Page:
Chicago’s tipped minimum wage has been on the rise for years, leaving declining restaurant employment growth in its aftermath. Yet in the last city council meeting, Chicago aldermen proposed legislation to scrap the Windy City’s tip credit completely.
A similar move is already playing out poorly in the District of Columbia, where diners are confused about how, if at all, to tip their local servers. Across the country, raising tipped minimum wages and eliminating tip credits just hurts tipped employees: job opportunities are slashed, tips and overall earnings decline, and some restaurants are forced to shut down entirely.
Chicago will be no exception if it chooses the path of tip credit elimination. Recent survey results from the Illinois Restaurant Association show local restaurant operators may be forced to take drastic measures to stay afloat in the city:
- 80% of operators will be forced to raise their menu prices;
- 66% will be forced to reduce their staff or consolidate positions; and
- 58% will be forced to cut employee hours.
As jurisdictions across the country, such as D.C. and California, implement service charges to appease customers from rising costs of higher wage bills, the survey reveals Chicago will not be immune – 46% of surveyed restaurateurs indicated they may introduce service charges to customers’ bills instead of tipping, and 42% indicated they may have to implement other types of automatic fees to make ends meet.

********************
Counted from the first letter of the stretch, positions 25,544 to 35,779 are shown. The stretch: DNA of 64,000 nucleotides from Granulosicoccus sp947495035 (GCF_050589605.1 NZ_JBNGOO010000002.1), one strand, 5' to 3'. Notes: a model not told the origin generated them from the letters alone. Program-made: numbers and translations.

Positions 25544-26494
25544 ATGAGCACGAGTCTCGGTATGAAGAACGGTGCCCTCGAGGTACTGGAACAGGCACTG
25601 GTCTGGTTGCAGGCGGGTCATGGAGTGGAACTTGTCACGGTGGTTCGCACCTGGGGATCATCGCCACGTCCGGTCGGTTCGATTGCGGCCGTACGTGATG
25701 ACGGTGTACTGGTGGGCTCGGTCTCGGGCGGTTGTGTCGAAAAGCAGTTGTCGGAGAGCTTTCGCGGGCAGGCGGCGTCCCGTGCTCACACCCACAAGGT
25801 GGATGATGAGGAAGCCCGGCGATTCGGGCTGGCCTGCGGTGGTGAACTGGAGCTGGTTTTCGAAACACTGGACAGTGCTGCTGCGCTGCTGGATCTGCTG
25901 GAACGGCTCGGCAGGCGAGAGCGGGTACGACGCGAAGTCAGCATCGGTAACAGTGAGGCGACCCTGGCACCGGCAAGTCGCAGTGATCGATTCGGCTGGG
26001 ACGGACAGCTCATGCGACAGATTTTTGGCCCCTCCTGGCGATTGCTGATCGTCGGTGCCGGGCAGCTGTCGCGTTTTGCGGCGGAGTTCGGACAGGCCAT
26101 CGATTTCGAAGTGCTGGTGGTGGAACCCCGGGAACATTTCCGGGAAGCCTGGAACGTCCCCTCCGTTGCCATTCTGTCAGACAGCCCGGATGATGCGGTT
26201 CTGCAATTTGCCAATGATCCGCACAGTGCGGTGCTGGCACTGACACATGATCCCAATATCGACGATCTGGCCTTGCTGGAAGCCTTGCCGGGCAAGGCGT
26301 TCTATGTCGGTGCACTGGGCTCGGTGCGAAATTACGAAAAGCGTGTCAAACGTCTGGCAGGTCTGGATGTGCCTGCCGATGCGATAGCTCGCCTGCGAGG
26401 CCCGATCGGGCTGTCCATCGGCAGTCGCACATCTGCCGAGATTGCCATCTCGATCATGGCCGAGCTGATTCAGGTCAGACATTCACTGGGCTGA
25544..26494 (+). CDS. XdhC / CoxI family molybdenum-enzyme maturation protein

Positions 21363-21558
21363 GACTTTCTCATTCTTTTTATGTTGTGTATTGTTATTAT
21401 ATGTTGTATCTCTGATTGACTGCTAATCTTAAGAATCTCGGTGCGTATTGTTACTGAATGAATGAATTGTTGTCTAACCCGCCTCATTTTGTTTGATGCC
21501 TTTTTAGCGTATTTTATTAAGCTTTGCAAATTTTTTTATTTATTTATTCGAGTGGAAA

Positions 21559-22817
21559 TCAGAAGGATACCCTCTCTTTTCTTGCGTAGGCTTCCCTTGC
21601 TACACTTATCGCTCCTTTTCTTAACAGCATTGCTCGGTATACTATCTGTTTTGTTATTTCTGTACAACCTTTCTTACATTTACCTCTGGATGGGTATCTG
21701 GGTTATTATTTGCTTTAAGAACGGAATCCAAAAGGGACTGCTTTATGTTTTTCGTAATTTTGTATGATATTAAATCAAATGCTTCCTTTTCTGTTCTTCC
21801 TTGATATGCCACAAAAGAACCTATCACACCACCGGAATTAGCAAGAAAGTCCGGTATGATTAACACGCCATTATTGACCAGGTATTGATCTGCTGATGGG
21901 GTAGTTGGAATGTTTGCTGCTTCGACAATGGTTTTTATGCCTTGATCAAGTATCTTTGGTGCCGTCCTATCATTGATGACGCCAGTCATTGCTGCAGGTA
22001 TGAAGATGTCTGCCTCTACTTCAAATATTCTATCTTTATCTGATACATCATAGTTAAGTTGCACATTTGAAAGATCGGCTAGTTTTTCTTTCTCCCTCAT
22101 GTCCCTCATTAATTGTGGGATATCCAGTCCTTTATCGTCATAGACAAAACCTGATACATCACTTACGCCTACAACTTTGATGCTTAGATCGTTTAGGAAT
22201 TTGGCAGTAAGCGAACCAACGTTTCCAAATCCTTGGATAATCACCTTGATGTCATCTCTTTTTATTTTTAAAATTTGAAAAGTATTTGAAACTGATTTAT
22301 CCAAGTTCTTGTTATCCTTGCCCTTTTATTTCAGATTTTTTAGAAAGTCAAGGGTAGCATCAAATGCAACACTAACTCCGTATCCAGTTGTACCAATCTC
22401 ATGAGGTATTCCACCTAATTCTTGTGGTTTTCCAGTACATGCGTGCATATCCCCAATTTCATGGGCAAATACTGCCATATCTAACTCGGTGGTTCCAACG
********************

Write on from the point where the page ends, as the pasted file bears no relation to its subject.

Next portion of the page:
This isn’t just a projection – local Reddit users have begun compiling a list of restaurants utilizing service fees as a way to adapt to future wage hikes, currently counting over 150 establishments.
As was the case in the District of Columbia, local restaurant owners are concerned about being able to remain within Chicago city limits: 62% of respondents said they would either be forced to close one or more of their current locations, or open any future locations in surrounding jurisdictions.
The bad news would not just be limited to restaurant operators, but employees too. The survey results show most (76%) Chicago tipped employees average at least $20 per hour in tips, plus earn their base minimum wages. Half of Chicago’s tipped employees are earning at least $30 per hour in just their tips alone.
Research shows this trend would not continue under tip credit elimination. Cornell University research shows as tipped minimum wages rise, tip percentages fall, and analysis by the U.S. Census Bureau finds tipped wage hikes translate to lower earnings for tipped restaurant employees. Recent Toast platform data finds that states that have eliminated their tip credits have the lowest tipping percentages in the country.
Restaurant owners and employees stand to lose at the hands of the latest tip credit elimination proposal – the city’s aldermen should take notice.
Read the full study here.